By mobilizing the insights of affective psychology to help businesses think “affectively,” some companies can help develop messages that tug at the heartstrings and resonate with employees. By developing memorable multimedia communications and delivering them through a variety of channels that cleverly combine data, narrative and images, you can reach what we call the “impact zone” to change attitudes and transform behaviors.
3. Coach and Train Leaders
Adding to that sense of purpose, employees want to feel there is a pathway of growth at their organization. Companies with supportive leaders who value coaching, training and listening skills are better able to provide the kind of mentorship and professional development that is vital to grooming the next generation of leaders.
Managers and directors who have the skills to communicate with authenticity and transparency help employees feel more connected to the company, its purpose and mission. Businesses that assess training needs and take the time to identify and create leaders needed at every level ensure their teams execute on key objectives and add to the bottom line.
Building the communication highway between employees and leadership requires transparency, appreciation, education and mission building. Companies need to invest in the proper assessment as well as the design and delivery of training protocols that teach managers how to lead, manage safety and communicate effectively.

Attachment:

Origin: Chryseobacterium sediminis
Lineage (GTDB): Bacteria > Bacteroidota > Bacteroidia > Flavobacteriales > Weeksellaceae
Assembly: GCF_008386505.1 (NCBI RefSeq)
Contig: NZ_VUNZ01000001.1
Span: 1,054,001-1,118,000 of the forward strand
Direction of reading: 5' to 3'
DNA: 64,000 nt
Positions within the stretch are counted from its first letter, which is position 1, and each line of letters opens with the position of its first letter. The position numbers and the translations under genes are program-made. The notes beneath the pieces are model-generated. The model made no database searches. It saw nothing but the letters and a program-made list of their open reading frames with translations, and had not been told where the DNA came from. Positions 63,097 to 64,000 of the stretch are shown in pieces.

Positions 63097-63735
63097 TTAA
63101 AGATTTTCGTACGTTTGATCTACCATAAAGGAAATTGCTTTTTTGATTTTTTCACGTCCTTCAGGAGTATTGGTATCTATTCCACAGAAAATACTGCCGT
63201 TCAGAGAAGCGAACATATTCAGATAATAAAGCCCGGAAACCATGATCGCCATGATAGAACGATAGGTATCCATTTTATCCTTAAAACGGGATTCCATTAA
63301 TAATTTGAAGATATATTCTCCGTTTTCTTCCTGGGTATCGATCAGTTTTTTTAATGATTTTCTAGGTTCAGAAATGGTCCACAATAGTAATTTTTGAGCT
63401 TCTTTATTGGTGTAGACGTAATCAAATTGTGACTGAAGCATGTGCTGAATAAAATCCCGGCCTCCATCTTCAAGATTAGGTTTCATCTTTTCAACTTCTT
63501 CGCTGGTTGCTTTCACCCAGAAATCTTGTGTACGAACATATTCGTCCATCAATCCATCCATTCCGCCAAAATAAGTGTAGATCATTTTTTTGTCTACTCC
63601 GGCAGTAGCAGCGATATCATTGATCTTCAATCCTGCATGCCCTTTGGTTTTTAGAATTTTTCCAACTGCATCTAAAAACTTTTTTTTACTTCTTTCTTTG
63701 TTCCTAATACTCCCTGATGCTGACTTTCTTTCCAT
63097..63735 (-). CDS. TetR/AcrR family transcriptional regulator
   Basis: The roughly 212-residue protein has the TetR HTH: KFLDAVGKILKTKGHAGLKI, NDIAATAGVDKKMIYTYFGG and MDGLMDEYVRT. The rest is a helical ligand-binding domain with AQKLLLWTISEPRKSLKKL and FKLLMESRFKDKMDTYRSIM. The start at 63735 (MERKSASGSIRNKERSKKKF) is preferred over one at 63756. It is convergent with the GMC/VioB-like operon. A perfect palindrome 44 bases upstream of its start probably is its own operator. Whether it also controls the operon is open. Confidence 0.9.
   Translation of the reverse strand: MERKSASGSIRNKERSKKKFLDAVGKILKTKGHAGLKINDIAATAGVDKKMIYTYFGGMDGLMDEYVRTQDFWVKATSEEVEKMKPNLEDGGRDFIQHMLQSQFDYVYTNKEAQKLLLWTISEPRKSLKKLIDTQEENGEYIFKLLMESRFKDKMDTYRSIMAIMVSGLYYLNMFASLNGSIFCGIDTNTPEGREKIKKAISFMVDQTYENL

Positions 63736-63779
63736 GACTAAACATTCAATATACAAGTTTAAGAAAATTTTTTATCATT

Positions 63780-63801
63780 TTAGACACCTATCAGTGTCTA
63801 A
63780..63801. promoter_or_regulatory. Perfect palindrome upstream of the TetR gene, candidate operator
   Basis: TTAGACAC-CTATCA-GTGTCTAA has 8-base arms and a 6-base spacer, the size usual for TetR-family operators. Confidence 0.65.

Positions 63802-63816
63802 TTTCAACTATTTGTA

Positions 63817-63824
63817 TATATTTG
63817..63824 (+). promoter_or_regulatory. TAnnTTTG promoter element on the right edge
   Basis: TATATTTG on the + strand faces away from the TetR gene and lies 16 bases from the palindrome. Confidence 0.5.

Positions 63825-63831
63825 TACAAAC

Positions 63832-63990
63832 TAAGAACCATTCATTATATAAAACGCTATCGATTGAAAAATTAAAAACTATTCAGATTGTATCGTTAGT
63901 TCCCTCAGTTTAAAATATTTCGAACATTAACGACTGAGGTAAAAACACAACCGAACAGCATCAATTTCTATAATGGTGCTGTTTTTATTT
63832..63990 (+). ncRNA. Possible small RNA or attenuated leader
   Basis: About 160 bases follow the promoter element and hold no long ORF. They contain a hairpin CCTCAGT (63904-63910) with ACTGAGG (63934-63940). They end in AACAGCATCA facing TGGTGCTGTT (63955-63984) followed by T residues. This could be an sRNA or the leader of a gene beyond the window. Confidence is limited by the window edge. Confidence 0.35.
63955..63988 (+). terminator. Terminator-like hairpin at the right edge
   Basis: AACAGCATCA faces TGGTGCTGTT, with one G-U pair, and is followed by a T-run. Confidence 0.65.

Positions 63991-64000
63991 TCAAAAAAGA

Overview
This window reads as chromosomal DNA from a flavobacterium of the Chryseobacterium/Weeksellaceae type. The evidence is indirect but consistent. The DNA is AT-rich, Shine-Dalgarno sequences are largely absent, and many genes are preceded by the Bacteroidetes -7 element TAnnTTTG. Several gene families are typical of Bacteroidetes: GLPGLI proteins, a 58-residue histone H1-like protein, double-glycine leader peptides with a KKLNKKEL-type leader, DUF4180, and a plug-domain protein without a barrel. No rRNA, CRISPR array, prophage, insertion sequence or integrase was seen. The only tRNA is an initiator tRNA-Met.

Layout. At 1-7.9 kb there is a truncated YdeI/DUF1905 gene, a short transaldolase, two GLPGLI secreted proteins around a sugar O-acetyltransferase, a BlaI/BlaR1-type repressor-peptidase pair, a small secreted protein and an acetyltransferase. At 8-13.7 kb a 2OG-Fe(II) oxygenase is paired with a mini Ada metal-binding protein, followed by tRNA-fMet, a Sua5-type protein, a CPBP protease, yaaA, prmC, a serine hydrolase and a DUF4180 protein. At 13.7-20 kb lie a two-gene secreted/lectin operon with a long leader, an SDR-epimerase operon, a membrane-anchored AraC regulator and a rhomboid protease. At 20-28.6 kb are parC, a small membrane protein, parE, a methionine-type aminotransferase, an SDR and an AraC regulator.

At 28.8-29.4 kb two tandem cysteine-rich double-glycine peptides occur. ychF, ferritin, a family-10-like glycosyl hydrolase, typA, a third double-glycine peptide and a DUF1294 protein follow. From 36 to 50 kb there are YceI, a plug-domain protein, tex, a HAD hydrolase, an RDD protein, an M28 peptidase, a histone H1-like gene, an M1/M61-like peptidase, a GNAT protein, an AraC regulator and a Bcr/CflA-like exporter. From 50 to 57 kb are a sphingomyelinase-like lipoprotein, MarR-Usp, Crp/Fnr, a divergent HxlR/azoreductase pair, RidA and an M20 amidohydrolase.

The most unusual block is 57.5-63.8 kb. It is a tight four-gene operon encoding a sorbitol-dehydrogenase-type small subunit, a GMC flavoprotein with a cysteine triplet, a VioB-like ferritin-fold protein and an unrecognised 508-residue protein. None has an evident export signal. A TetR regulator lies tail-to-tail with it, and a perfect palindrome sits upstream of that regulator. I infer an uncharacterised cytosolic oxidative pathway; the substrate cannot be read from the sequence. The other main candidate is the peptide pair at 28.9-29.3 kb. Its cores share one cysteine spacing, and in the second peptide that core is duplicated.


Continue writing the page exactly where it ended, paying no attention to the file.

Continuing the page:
Training leaders with personalized and contextualized materials develops their skills and help them mentor future executives and build robust talent pipelines and succession plans. When senior leaders translate the company strategy into relevant information that resonates with their specific workforce, it lays the groundwork for a transformational journey for everyone.
4. Assess and Improve your Safety Culture
Where is your company on the journey to building a safe, sustainable and connected culture? Employees will gravitate to a culture with a foundation in safety. People do not want to work in an unsafe environment.
5. Rethink and Retrain around Safety
During times of increased staff turnover and absenteeism, the risk of safety incidents, near misses or worse, grows too. Employees well-versed in your safety culture and processes might be gone, and new contributors coming from diverse horizons, must be onboarded.
Your culture needs to be aligned with your organization’s purpose. Where does your safety culture stand now, and where do you want it to be in your ideal, future state? Organizations need to reevaluate the type of training needed for new and veteran employees.
The Great Reflection
The “Great Resignation” can be a time for great reflection. All companies need to have a strong culture to build on with savvy, future-proof leaders at the helm.
Leaders need to be confident in their change management style so they can manage talent disruption intuitively and build a strong, agile, capable workforce with a sense of belonging and purpose. Then they can give rise to an educated, well-trained, interdependent workforce able to create the profitable, safe growth of the company in a sustainable way.